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  • Writer's pictureStephen Lynch

Siebert Street - New Construction

Updated: May 1

Our first new construction development in downtown Columbus, Ohio blocks away from the historic German Village neighborhood.


Project details

  • Property type: single family home

  • Lot size: 2,178

  • Livable square footage: 1800 +/-

  • Neighborhood: Southern Orchards

  • Bedrooms: 3

  • Bathrooms: 2 full, 1 half

  • Garage: 1-car attached

  • Expected competition: May 2024


Intentions


We have several objectives for this project that we would like to tackle. First and foremost, unlike South Weyant, we are much more confident in our After Repair Value (ARV) or, in this case, our After Build Value (ABV). For this reason, assuming we can keep our construction costs in check, we should be able to cash out refinance and have little to no money left in the deal once it's all said and done. Alternatively, we might sell this property and reinvest the capital into a project in Virginia Beach as it's becoming increasingly more difficult to manage out-of-state projects.


We are also working with the same general contractor and we have learned a lot about how to best communicate and set expectations. This should help ease some of the challenges we faced at the South Weyant project, especially early on.


The final goal is to use this whole project to learn the ins and outs of the construction process from land acquisition to project completion.


Challenges

We didn't even post this blog until after we secured/purchased the lot. The reason being is that a ton can go wrong during that stage. It's far more complicated to identify land that will be profitable to construct on and get the necessary approvals to get started compared to a traditional rehab project.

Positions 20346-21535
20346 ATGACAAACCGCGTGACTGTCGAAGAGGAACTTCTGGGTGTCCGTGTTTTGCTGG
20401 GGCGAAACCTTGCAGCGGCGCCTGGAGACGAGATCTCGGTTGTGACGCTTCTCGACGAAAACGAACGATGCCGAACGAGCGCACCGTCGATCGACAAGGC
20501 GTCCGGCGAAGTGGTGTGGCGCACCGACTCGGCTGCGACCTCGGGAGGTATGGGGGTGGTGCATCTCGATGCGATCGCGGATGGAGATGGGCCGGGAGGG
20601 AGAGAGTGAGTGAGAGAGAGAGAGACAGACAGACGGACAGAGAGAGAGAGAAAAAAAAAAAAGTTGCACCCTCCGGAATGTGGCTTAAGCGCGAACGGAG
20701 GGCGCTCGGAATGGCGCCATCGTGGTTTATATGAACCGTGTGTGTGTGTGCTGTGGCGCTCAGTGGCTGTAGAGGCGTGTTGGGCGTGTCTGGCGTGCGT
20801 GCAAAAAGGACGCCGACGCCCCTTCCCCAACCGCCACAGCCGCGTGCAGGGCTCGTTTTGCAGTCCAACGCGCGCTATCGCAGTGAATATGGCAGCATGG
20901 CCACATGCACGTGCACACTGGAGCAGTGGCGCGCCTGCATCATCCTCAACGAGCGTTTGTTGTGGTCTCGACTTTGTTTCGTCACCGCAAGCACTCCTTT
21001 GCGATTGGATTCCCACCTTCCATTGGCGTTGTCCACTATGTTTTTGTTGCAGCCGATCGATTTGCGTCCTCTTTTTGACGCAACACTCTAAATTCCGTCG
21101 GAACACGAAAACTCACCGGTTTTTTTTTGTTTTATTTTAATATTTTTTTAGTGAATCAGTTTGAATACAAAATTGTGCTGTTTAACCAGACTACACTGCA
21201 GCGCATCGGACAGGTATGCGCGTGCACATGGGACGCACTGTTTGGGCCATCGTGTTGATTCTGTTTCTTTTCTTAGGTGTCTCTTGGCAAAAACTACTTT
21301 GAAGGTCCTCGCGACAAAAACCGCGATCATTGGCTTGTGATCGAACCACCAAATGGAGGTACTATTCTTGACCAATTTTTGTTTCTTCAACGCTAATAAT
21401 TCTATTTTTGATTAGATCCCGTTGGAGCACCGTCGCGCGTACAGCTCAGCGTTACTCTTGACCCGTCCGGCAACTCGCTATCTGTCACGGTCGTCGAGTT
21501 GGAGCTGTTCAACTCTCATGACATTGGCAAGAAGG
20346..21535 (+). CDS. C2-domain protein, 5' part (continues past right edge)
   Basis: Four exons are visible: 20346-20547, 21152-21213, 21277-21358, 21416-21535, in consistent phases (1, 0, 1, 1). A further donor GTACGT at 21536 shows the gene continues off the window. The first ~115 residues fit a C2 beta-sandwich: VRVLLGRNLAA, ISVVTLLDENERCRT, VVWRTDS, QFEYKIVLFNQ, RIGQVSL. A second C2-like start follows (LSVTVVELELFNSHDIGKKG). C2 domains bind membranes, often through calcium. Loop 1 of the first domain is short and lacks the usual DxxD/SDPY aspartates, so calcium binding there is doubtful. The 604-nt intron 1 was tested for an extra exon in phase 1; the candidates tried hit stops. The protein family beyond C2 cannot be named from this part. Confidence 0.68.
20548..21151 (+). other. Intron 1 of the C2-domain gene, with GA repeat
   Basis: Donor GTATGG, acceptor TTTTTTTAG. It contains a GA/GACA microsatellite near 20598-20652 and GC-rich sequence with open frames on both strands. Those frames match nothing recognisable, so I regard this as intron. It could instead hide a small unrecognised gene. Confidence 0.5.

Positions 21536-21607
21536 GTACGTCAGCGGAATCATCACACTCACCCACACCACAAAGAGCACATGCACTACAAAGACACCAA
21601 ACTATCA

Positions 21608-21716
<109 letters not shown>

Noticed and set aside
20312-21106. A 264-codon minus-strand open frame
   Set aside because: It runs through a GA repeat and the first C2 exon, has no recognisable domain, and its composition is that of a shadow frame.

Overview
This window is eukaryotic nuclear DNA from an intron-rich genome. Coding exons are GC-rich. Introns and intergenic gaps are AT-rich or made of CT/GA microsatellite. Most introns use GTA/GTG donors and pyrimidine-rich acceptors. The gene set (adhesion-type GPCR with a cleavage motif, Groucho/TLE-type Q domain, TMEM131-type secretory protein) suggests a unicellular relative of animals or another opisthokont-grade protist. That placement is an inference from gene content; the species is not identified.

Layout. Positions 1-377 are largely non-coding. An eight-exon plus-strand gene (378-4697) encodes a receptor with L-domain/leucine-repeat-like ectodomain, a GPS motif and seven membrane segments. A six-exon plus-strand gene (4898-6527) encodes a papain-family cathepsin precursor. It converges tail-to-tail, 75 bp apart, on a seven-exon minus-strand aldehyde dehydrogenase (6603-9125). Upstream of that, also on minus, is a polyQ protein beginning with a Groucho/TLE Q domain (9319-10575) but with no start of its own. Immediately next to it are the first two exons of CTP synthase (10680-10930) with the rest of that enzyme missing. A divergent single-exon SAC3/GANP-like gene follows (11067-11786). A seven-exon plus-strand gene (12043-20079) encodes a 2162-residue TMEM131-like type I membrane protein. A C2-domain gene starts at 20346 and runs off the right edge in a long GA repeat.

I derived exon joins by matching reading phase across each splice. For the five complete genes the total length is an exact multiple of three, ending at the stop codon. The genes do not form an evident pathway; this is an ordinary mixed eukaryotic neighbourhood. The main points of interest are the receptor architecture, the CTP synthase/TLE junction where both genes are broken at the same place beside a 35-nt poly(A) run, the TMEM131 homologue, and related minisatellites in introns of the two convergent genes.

The first challenge we ran into is the fact that this lot is very small. At only 2,178 square feet, literally every foot counts when trying to construct a new building. We learned that there are two survey types available to us. Generally, though, they both have the same goal, which is to verify what it is you are purchasing with precision.


  • Mortgage Location Survey: Less accurate, less expensive, less time-consuming, and typically paid for by the seller.

  • Boundary Survey: More accurate, more expensive, more time-consuming, and more expensive and usually not paid for by the seller. The boundary survey can take the place of the architecture site plan that must be submitted for the new construction permit, which is an added bonus since we would end up paying for this either way.


Since this was our first new construction project and the lot is so small, we decided to have a boundary survey completed. We went under contract in late January and didn't end up receiving the final survey until the end of April.


We were fortunate that the seller was willing to stay under contract for almost 6 months because after we got the survey, we needed the city to approve a variance to allow us to build on the lot (again, due to its size). The good news for us is that a single-family home existed on the lot many years ago. This also means that the utilities such as water, sewage, electricity, and gas are likely very accessible and should decrease construction costs.


A key lesson we learned for the future is to structure purchase agreements that require the seller to provide a boundary survey and approval from the city to build prior to closing. If you skip this step, you might end up with a lot that isn't buildable or faces significant challenges to do so. It also helps to have a general contractor that has a relationship with the city to streamline any approval processes, such as a variance request.